Women entrepreneurs across Michigan are getting a new source of much-needed financial help from one of the state’s leading women’s groups.
Michigan Women Forward on Thursday announced the launch of a $10 million microbusiness loan program for women and entrepreneurs of color. The program, called the Michigan Economic Opportunity Fund, offers funds to small business owners who may not qualify for traditional loans through banks or other financial institutions.
Approved entrepreneurs will receive loans ranging from $5,000 to $50,000, according to Michigan Women Forward President and CEO Carolyn Cassin. The microloan program will offer opportunities to women entrepreneurs who identify as socially and economically disadvantaged due to a lack of access to capital and credit.
“You have a lot of women business owners with great products and services. They just need a boost that can push them to another level,” Cassin told Crain’s. “Some business owners have to go after alternative ways to get funding to scale up their businesses, and they should not have to do that. Small businesses are the backbone of our economy. This program will help so many people and communities. We're really excited about this.”
Funding for the new program comes from a variety of partners, including:
- $1.5 million investment from program launch partner Huntington Bank
- $1.5 million from Ballmer Group, run by Los Angeles Clippers owner and Detroit native Steve Ballmer and his wife Connie
- $1.494 million from a State Small Business Credit Initiative loan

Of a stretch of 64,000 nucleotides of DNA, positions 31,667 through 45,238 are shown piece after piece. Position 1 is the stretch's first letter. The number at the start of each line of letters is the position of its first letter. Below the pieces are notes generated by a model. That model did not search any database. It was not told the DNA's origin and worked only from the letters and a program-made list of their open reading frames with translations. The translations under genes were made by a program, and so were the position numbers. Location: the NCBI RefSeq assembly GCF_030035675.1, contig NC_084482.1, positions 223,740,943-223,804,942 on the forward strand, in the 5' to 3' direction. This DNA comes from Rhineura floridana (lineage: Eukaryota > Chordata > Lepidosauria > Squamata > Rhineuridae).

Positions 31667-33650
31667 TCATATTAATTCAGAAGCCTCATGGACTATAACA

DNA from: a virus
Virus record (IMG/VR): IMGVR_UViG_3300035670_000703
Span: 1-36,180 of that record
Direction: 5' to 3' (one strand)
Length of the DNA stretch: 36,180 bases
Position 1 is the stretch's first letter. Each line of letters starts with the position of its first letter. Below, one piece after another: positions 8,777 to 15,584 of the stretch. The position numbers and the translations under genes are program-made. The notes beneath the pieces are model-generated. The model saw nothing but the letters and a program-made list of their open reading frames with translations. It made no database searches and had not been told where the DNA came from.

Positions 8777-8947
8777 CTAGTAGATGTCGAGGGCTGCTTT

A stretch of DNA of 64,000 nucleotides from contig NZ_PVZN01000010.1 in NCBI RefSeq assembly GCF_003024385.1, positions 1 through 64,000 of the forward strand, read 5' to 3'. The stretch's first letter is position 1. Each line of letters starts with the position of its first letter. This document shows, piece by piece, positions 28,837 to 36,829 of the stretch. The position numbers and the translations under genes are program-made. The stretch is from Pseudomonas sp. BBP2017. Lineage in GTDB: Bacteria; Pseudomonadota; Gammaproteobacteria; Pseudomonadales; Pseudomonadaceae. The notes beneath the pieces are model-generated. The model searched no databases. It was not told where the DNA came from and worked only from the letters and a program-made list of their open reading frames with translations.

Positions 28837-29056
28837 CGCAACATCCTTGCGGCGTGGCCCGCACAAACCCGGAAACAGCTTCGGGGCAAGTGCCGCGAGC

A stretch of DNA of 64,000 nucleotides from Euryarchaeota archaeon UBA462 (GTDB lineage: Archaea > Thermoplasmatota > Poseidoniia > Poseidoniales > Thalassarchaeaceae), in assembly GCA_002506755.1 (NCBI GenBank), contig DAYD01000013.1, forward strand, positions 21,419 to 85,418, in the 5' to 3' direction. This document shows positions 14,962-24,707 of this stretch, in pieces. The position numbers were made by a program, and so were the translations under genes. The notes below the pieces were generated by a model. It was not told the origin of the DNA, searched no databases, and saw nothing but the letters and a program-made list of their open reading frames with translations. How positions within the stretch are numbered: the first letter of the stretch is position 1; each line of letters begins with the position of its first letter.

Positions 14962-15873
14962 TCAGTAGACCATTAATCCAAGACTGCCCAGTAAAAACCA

- $1 million from the Michigan Economic Development Corp.
The remaining funds from private partners will be announced later this year.
The SSBCI program provides federal funding to states to aid small businesses in accessing capital to invest in job-creating opportunities as the country emerges from the COVID-19 pandemic. The funding comes as part of the federal government’s SSBCI 2.0 program, for which Michigan received its first round of funding in August.
Michigan Women Forward will manage the Michigan Economic Opportunity Fund by processing applications through its website, along with referrals made by its banking institution partners. Huntington Bank will provide an additional pool of applicants through its Lift Local Business program that supports minority-, women- and veteran-owned small businesses.
Sandy Pierce, Huntington Bank senior executive vice president and chair of Michigan, said such programs are important to the financial institution.
“Programs like the Michigan Economic Opportunity Fund are excellent resources to aid business owners who may not otherwise qualify for traditional loans through banks or other financial institutions,” Pierce said in the release. “We are proud to work with Michigan Women Forward, the Michigan Economic Development Corporation, and the Ballmer Group to bring this new lending solution to fruition.”
The program can help in cutting off some systemic inequities, Ballmer Group Southeast Michigan Executive Director Kylee Mitchell Wells said.
“CDFIs play a vital role in ensuring that low-cost capital is available to more communities and individuals, such as entrepreneurs of color and women, who have been locked out of traditional capital markets,” Wells said in the release. “We are thrilled to support this fund as part of Ballmer Group’s commitment to working with government, nonprofit, and business partners to help strengthen our communities.”
An average loan managed by MWF is $25,000, so the Michigan Economic Opportunity Fund will be able to assist approximately 400 entrepreneurs. Last year, the nonprofit provided 91 loans for a total of $2.6 million for primarily women-owned businesses.
Women and entrepreneurs of color can apply for Michigan Economic Opportunity Fund loans by visiting the Michigan Women Forward website. Questions about the program can be emailed to [email protected] or call (313) 962-1920.
From Crain’s Detroit Business.